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5/11. Extremely well-differentiated adenocarcinoma of the gastric cardia: a unique case with columnar cells and laminated stones.

    Extremely well-differentiated adenocarcinoma (EWDA) is an unusual gastric cancer that is histologically too bland to be diagnosed as malignant neoplasm, particularly using biopsy. EWDA may be a gastric counterpart of 'adenoma malignum' or minimal deviation adenocarcinoma (MDA) in the uterine cervix; however, the clinicopathological features of EWDA remain less apparent than those of MDA. A 60-year-old male was complaining of dysphagia. He had been made aware of a small submucosal tumor in the cardia 2 years before the onset of this symptom. Endoscopic ultrasonographic examination revealed a large cardiac tumor consisting of thickened layers, as observed in Borrmann type IV. Three mucosal biopsies suggested only benign changes including adenoma and hyperplastic polyps. At the fourth biopsy, cytologically bland columnar cells were located in the submucosa along with stromal fibrosis and laminated stones. The possibility that non-neoplastic aberrant pancreas with lithiasis formed the tumor was denied at laparotomy by a frozen section that revealed benign-looking glands invading the diaphragm. Immunohistochemically the cancer glands were positive for CA19-9 and human gastric mucin, but not for p53 or MUC2. To our knowledge, this is a previously unknown combination of EWDA and psammomatous calcification in the stomach.
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6/11. Rhinolithiasis: a very late complication after dacryocystorhinostomy with rubber-gum and polyethylene stenting.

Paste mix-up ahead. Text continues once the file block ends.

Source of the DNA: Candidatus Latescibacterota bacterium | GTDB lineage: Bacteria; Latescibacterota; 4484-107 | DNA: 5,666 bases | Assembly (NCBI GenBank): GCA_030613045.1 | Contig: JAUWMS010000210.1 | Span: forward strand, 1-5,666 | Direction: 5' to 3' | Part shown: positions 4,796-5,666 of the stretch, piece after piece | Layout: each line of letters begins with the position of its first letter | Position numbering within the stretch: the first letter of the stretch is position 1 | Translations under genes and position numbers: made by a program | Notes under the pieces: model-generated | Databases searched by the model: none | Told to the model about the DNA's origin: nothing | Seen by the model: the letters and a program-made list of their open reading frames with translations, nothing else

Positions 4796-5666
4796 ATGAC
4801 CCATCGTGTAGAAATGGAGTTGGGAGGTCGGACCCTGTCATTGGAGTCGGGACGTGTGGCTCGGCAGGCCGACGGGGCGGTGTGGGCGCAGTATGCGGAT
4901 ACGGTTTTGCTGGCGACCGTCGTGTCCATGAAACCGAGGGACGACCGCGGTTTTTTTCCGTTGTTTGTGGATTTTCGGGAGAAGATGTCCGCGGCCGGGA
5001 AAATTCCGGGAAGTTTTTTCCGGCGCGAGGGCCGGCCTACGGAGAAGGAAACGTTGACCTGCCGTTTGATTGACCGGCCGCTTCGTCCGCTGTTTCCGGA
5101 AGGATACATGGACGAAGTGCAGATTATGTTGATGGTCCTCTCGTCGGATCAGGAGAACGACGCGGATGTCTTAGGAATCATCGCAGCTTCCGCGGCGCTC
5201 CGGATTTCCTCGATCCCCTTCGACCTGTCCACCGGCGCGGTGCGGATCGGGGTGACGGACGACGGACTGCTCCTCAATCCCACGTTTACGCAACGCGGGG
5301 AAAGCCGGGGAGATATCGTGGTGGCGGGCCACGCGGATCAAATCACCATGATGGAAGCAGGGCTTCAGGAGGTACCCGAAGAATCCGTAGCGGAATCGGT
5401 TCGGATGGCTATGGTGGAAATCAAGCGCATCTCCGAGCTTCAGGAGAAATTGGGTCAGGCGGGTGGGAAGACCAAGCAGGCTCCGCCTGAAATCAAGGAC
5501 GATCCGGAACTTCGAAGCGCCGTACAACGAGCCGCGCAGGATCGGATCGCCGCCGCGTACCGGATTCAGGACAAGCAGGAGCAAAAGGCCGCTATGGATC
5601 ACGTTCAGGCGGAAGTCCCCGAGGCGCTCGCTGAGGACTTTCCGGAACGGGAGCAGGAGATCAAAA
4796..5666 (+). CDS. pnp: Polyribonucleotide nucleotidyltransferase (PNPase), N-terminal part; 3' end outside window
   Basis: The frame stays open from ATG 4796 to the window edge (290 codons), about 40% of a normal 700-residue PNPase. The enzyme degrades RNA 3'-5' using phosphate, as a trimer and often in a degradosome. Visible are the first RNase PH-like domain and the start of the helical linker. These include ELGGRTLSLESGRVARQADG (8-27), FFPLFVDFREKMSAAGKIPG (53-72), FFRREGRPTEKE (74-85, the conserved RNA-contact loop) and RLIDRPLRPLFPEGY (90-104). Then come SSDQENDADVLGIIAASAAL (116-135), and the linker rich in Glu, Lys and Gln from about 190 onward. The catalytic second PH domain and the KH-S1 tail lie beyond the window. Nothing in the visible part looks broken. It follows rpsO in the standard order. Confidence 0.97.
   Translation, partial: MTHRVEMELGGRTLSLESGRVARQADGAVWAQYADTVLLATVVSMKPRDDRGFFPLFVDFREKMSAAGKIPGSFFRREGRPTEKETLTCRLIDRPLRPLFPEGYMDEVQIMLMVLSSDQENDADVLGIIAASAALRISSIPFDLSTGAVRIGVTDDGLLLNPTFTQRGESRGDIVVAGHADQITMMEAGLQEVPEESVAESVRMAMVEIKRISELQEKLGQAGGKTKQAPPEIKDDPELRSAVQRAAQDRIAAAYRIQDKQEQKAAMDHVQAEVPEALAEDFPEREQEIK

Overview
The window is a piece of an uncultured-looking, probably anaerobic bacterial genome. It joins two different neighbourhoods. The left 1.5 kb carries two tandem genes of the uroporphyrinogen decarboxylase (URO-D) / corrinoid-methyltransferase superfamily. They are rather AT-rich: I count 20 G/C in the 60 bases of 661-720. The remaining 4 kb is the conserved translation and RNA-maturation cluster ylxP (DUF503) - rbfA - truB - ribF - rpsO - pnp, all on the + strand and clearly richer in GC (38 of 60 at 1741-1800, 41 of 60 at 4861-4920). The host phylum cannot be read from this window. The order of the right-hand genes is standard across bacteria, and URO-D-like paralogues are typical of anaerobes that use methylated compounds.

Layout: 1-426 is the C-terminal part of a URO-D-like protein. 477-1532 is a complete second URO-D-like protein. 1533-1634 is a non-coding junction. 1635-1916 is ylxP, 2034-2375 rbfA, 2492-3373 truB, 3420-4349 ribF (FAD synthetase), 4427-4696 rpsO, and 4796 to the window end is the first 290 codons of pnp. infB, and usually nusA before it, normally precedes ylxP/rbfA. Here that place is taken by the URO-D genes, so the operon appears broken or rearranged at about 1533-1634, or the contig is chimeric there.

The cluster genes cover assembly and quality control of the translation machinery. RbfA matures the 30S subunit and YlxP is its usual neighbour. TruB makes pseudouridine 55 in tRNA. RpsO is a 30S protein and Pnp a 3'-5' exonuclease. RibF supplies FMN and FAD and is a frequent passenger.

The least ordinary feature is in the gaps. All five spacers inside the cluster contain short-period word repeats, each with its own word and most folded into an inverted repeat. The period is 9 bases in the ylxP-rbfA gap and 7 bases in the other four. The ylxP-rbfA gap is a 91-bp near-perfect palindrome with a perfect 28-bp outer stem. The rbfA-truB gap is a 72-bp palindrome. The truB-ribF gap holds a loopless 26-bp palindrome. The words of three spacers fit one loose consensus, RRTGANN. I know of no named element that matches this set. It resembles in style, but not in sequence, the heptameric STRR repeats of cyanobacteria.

PURPOSE: To describe a rare case of rhinolith formation 21 years after dacryocystorhinostomy (DCR) with rubber gum and polyethylene tubing surgery. DESIGN: Interventional case report. methods: A 23-year-old-woman underwent uneventful left DCR with rubber gum and polyethylene tubing for chronic dacryocystitis. Twenty-one years later, she presented with purulent rhinorrhea, nasal obstruction, and facial pain. Computed tomography revealed a radiopaque density in the left nasal cavity. RESULTS: A rubber gum foreign body embedded with granulation tissue and a huge rhinolith was removed endoscopically through the anterior nares. After surgery, the patient reported immediate and complete relief of symptoms. CONCLUSION: Rhinoliths can develop progressively several years after DCR as a result of foreign body reaction to rubber gum or polyethylene tubing. This rare complication should be ruled out in patients complaining of purulent rhinorrhea who underwent DCR with tubing before the early 1980s.
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7/11. Biliary lithiasis in early pregnancy and abnormal development of facial and distal limb bones (Binder syndrome): a possible role for vitamin k deficiency.